Can you blame them? Katrina proved that anarchy will be stoked by local and state elected officials when crisis strikes. It’s better to be able to defend yourself, than not.

Sixty-four-year-old Vivian Westerman rode out Hurricane Katrina in her 19th-century house. So terrible was the experience that she wanted two things before the 2006 season arrived: a backup power source and a gun. “I got a 6,000-watt generator and the cutest little Smith & Wesson, snub-nose .38 you ever saw,” she boasted. “I’ve never been more confident.” People across New Orleans are arming themselves – not only against the possibility of another storm bringing anarchy, but against the violence that has engulfed the metropolitan area in the 19 months since Katrina, making New Orleans the nation’s murder capital.

The “cutest little Smith & Wesson…” My kind of lady.

Requests for concealed carry permits are up. Time at shooting ranges is up (true gun control at work, that). Gun sales are brisk. And it all makes absolute sense.

“People are in fear of their lives. They’re looking for ways to feel safe again,” said Mike Roniger, manager of Gretna Gunworks in Jefferson Parish.

They have every reason to be.

Citizens, the tourism industry, police and politicians officials have been alarmed by the wave of killings in New Orleans, with 162 in 2006 and 37 so far this year. A Tulane University study put the city’s 2006 homicide rate at 96 slayings per 100,000 people, the highest in the nation.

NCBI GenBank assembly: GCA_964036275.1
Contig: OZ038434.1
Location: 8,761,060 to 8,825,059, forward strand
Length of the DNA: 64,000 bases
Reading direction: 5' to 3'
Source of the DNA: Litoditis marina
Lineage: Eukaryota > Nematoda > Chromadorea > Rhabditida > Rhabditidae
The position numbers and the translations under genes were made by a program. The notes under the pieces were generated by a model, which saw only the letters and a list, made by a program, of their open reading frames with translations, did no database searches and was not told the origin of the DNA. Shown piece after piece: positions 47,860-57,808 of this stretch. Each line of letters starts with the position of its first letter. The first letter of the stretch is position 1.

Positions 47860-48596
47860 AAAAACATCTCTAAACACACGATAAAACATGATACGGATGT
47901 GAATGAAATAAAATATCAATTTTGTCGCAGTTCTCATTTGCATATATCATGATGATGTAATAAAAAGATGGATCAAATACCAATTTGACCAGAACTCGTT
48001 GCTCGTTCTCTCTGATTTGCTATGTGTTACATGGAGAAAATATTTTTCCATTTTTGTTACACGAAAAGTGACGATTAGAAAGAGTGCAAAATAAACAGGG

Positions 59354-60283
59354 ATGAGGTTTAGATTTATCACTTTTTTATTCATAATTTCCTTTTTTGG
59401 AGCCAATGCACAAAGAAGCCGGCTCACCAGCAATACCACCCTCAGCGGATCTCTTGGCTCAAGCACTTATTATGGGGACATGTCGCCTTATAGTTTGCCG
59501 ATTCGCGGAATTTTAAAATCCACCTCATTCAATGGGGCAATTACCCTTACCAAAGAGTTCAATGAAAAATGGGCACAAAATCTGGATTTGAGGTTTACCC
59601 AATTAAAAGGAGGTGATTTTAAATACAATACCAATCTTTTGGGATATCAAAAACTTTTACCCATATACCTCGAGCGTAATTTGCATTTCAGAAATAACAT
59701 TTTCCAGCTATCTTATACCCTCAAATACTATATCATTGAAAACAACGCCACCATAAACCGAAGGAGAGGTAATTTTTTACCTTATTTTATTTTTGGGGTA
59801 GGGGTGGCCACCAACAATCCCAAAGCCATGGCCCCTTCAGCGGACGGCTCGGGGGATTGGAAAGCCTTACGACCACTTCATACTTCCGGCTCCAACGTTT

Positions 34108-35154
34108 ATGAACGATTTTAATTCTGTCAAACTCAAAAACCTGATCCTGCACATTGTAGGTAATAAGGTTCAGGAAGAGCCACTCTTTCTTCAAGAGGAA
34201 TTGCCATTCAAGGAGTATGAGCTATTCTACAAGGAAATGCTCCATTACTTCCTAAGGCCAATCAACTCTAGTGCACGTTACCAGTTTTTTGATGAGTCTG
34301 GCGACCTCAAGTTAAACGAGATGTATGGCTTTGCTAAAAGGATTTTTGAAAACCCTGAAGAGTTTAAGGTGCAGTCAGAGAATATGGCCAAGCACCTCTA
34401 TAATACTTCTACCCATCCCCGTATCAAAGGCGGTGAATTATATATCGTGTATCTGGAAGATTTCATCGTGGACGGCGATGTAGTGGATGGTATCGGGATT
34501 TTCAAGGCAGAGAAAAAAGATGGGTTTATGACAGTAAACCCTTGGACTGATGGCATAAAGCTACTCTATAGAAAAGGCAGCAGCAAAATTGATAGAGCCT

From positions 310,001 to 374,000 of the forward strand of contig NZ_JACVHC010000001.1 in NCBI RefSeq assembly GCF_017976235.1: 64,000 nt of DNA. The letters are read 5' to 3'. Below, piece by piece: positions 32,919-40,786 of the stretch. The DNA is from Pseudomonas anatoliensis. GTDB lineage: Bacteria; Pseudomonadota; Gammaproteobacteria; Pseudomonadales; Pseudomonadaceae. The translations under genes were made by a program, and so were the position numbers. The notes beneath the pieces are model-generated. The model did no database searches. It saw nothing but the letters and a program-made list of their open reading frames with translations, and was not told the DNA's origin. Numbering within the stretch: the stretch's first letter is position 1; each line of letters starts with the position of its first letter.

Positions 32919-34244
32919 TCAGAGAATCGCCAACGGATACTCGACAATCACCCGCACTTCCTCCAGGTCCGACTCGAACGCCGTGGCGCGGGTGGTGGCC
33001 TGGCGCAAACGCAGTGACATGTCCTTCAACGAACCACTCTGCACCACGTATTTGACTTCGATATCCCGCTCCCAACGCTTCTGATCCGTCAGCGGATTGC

National Guardsmen and state police are patrolling the streets of New Orleans. In neighboring Jefferson Parish, which posted a record 66 homicides in 2006, the sheriff sent armored vehicles to protect high-crime neighborhoods.

It’s a quagmire. We should obviously have the National Guard retreat to bases and stand aside while the violence takes its course, right, Hillary? No?

Well, this is America, and the South at that. Normal folks don’t succumb to wanton violence easily.

Westerman, an artist who lives in the city’s Algiers neighborhood, is prepared to use deadly force.

“I’m a marksman now. I know what I’m doing,” she said. “There are a lot of us. The girl next door is a crack shot.”

“The girl next door is a crack shot..” Sexy.